By: Lex Jacobson
Devon and I are in Mexico right now, having a splendid two-week vacation in the sun. My parents are here at the same time and although they did help us get here (by donating points from their vacation buy-in, however that works), it is clear to both parties that our respective vacations are very separate. We have spent most days apart, only coming together for a meal here-and-there, which has worked wonders for us. Although my relationship with my parents has become heaps better over the past five years, I still do have my moments of reverting to my 16-year-old self, much to Devon’s (and my) frustration. (Granted, who wouldn’t feel like an overly embarrassed 16-year-old when your cheapskate parents shove all six of the mini jam jars from the restaurant table into their backpack, not really caring that the waiter is directly behind them? Although apparently “it isn’t stealing, because we’re paying for the meal.”)
This morning, we decided to treat them to a champagne brunch, as a thank you for their generosity this year. As we were eating, Mum started to talk about how blessed they both felt to have six healthy grandchildren that they are young and spry enough to run after. She drew a comparison to her friend, who is in her mid-seventies, about ten years older than my parents. This friend’s 39-year-old daughter has recently had a very sick child with Down’s syndrome plus a heart condition plus bladder complications plus severe reflux, to name a few things.
Mum went on about how “old” mothers do often suffer with unhealthy children or difficult births. And then she continued on to how she can’t imagine people in their forties starting families, because they essentially won’t be around to see their grandchildren. Mum makes it clear that she is glad I’m doing this at my age (32 in a few months). I flash a look to Devon, who is sitting on my right, and try to give her a sympathetic smile. Shortly afterwards, Devon leaves for the bathroom. I make sure to use this as an opportunity.
“Mum,” I say sheepishly, “please mind what you say about ‘old’ mothers when Devon is around… she’s feeling particularly vulnerable about this situation, considering our circumstances.”
Mum looks at me as though my words don’t make sense and I have to remind her that my very young-looking wife is turning 40 this year. That Devon’s mother had her at age 38 and that she was dead by the time Devon was 25. That her father was 52 when Devon was born and was gone even before her mom was.
My mum’s answer? “Well, I think of Devon as the dad… so it doesn’t really matter how old she is.”
The fact that it came from such a well-intentioned place made it a little less of a bitch slap, but I did have to bite my tongue.
I couldn’t even make it into an educational moment; I just kind of sat their blankly, relieved when Devon came back and the conversation was swept under the table.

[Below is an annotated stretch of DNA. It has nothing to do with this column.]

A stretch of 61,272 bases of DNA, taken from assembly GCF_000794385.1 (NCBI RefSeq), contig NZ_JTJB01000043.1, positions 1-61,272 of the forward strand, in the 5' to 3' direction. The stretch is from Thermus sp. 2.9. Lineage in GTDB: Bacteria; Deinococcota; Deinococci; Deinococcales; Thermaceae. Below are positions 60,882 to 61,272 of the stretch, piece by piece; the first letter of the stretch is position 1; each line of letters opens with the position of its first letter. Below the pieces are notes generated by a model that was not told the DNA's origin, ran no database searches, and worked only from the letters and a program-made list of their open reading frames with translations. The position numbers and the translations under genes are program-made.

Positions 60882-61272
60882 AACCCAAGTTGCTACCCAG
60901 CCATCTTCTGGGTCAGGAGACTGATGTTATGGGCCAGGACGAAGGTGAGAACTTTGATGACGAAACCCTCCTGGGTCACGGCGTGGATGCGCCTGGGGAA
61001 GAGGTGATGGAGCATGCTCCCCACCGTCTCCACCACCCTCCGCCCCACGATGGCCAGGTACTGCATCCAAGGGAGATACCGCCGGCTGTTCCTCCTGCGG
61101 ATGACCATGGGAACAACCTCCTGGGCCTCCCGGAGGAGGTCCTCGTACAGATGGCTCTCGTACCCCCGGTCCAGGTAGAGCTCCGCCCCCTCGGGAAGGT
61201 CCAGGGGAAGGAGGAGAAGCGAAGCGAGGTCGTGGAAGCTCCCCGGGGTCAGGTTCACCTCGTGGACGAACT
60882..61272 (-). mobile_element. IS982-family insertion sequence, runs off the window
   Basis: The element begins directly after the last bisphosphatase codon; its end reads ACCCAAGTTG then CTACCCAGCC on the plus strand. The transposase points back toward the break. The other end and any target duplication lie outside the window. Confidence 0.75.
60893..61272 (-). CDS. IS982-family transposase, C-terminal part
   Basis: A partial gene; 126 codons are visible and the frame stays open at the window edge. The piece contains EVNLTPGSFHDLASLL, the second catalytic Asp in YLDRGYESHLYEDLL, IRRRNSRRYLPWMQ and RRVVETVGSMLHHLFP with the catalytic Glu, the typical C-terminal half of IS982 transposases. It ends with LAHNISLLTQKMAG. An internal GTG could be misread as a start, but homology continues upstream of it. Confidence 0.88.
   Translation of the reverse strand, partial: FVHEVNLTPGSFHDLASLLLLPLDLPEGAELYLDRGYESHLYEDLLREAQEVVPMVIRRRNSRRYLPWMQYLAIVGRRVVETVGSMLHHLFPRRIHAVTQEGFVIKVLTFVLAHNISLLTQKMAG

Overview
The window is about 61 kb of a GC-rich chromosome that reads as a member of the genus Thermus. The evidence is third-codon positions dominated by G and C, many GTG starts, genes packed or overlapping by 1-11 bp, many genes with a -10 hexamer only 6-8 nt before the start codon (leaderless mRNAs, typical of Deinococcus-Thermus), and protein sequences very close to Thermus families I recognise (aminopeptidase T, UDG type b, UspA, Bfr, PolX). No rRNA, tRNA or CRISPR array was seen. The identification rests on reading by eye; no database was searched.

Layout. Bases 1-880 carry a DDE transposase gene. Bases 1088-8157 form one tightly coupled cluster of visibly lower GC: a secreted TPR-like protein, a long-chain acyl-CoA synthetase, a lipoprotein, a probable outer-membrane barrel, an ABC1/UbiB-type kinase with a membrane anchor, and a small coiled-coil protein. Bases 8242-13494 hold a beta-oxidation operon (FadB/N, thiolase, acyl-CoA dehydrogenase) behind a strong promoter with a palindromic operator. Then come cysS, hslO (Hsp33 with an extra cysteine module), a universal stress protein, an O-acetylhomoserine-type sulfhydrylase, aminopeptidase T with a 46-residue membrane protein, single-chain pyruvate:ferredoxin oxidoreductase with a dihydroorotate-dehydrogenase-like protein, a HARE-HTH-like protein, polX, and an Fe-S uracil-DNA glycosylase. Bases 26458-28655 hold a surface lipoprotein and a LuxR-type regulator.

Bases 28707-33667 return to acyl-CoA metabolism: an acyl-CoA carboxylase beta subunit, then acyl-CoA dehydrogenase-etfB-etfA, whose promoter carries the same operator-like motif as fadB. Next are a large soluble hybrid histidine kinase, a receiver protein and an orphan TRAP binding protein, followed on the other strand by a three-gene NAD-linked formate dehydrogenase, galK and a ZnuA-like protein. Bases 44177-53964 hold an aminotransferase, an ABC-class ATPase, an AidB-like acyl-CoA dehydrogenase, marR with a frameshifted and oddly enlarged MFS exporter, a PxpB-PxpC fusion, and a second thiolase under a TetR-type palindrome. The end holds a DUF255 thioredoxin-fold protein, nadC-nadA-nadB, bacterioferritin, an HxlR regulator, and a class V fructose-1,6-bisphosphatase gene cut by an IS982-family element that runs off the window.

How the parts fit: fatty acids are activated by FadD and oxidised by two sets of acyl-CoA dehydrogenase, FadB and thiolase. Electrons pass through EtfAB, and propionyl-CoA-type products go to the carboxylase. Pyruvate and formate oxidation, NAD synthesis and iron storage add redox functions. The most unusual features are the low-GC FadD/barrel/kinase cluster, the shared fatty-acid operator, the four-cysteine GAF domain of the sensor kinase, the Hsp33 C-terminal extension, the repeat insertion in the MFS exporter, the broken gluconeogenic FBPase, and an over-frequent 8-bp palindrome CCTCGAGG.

I really can’t imagine how my parents would feel if the tables were turned and Devon was the bio mom and I was in the “dad” role. I wonder whether they would have the same excitement that they do with the potential that I will be pregnant very soon. Probably not. Because apparently the “dad” doesn’t have much to do with the pregnancy at all. Yes, the childrearing, but not the pregnancy.
And that is true, in a sense. Technically, I could be doing this part without Devon at all. She doesn’t have the sperm I need, she doesn’t possess anything that can help me get pregnant faster, and she doesn’t even have to be in the same room for the conception of our future child.
But she is the mom. Just as I am the mom. She brings me my prenatal vitamins to make sure I don’t forget them every day. She puts up with me talking about the state of my cervical mucous. She doesn’t even get mad at me for the damn thermometer beeping at 4 am as I’m taking my temperature. She checks in with me to see how my mood has been with the changes in medications getting ready for this pregnancy. She spends just as many hours as I do obsessing over the characteristics of our donor. She holds my hand and looks at me with this indescribable look that distracts me from the discomfort of the syringe entering into my uterus during the inseminations. She holds me afterwards as we both stare at each other with a sense of excitement that this one could be the one. She dreams of becoming a mom just as I dream of becoming a mom. We are in this together. And I am so lucky.
Maybe one day, I will explain this to my mother. But there are baby steps to be had, and through this whole process, I do give my mother a lot of credit for the steps that she has made.
As we walked out of the restaurant, my mother points to a family portrait on the wall next to a photo booth. “Your father and I bought three canvases to print photos of each of our children’s families to put up in our home, but we can’t do it yet. We are waiting for your family to become complete.”
She was looking at both of us when she said it.
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Originally published on The Seattle Lesbian
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